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Former ball boy Sexton rises to state title-winning QB at Cedar Park


Long before he became a quarterback at Cedar Park High, Mak Sexton was a ball boy who checked in daily for the Timberwolves’ 5 a.m. practices.

For five years, Sexton took his duties as a ball boy as seriously as the players studied playbooks. If former Cedar Park football coach Chris Ross needed a hand, he would call upon young Mak. The boy would hike the ball to the kickers, help the athletic trainers, shag balls, run errands, do whatever was necessary to keep practices moving.

At Cedar Park’s post-season football banquet in 2011, Ross paid tribute to his team’s ball boy, telling the audience that Sexton was the only person who never missed a practice.

Current Timberwolves head coach Carl Abseck, formerly the team’s offensive coordinator, said Sexton honed his work ethic by attending those football practices before sunrise. Now, Abseck refers to Sexton as the “best quarterback we’ve ever had at Cedar Park.”

Abseck and Sexton are practically joined at the hip. When Abseck became the Timberwolves’ head coach in 2015, Sexton was a sophomore quarterback who was expected to share time with senior Baxter Robertson. When Robertson was injured in the first half of the season opener, though, Sexton took over.

At this point, the Abseck-Sexton combo has a 32-2 record — and a Class 5A, Division II state championship in 2015 — in two-plus seasons.

“Mak is win-driven, not stat-driven,” Abseck said Tuesday after a team film session.

Sexton’s all-business demeanor fits with the Timberwolves’ under-the-radar season. After an opening-night loss to Waco Midway, Cedar Park has quietly won four straight to earn a No. 5 ranking in the Associated Press Class 5A state poll.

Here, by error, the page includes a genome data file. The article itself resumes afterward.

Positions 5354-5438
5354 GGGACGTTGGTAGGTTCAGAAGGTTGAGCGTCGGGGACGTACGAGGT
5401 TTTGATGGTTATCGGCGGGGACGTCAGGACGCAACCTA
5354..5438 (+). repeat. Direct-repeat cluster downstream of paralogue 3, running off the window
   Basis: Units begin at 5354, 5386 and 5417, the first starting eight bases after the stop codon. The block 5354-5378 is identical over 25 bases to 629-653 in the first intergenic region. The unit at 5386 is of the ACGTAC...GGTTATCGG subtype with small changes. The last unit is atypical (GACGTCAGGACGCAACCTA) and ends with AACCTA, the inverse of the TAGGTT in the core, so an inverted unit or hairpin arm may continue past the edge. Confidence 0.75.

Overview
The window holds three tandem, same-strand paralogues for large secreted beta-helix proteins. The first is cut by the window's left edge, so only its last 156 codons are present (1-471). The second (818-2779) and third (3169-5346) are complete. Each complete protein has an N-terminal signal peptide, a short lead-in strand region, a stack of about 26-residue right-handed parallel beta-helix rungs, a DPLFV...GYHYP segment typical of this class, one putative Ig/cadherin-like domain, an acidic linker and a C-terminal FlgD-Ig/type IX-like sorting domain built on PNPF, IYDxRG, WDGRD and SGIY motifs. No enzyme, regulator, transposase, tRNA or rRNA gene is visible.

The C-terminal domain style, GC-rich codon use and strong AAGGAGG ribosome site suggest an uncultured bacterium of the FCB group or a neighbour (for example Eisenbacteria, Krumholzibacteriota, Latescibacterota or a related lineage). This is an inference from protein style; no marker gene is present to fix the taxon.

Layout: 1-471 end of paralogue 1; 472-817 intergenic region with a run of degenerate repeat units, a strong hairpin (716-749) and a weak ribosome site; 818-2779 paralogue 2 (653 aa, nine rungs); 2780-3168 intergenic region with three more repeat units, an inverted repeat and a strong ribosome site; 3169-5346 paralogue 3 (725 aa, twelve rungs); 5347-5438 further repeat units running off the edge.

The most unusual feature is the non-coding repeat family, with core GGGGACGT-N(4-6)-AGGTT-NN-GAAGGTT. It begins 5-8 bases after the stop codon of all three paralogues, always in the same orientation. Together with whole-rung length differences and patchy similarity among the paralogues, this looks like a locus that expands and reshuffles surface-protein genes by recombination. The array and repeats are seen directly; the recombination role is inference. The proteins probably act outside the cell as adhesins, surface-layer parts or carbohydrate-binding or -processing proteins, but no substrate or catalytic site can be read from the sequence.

Cedar Park’s joined in the Class 5A state poll by ninth-ranked Dripping Springs (5-0), and the Timberwolves still have to face unranked, unbeaten Hutto, which has outscored its five opponents 243-86 this season, in a District 19-5A matchup on Nov. 3.

“At a young age you know that if you go to Cedar Park, you’re going to win and become part of the tradition,” said Sexton, who has completed 72.9 percent of his passes this season while averaging 228 yards a game. He has thrown 18 touchdown passes, including six to senior wideout Payden Sawicki, against three interceptions.

The 6-foot-1, 195-pound Sexton started grooming himself to become Cedar Park’s quarterback when he played the position for the Leander-Cedar Park Huskies as a 4-year-old. His father, Bob, was his youth league coach for eight years.

“He’s always had a calm, strong demeanor,” Sexton said of his only son, who has scholarship offers from Trinty and Texas A&M-Kingsville. “Not a big rah-rah guy, just quietly confident.”

Cedar Park has good reason to be confident. The Timberwolves are 92-14 over the past seven-plus seasons and have developed a reputation as tough, defensive-minded team.

“It’s all the tradition, the culture surrounding our program,” said linebacker Keegan Nichols, a senior. “We have high expectations because of the classes that came before us.”

Nichols, who averages 8.2 tackles a game, recently was anointed the strongest player in team history after he lifted a combined 1,500 pounds in the squat, incline, bench and power clean.

Since Cedar Park opened the season with a surprising 35-28 loss to Waco Midway, the defense has become stingy. The T’wolves, led by Nichols and linebacker Jackson Buckingham, have yielded an average of six points in their past four games, punctuated by a 41-0 victory over Rouse on Sept. 29.

Sexton and Nichols said the goal is to add to Cedar Park’s state championships from 2012 and 2015. So the Timberwolves have their eyes set on the 5A, Division I title game Dec. 22 at AT&T Stadium in Arlington.

“Each class has the pride that they’re going to be the best ever to go through Cedar Park,” Sexton said.

At Cedar Park, winning a state title is a prerequisite to earning that distinction.



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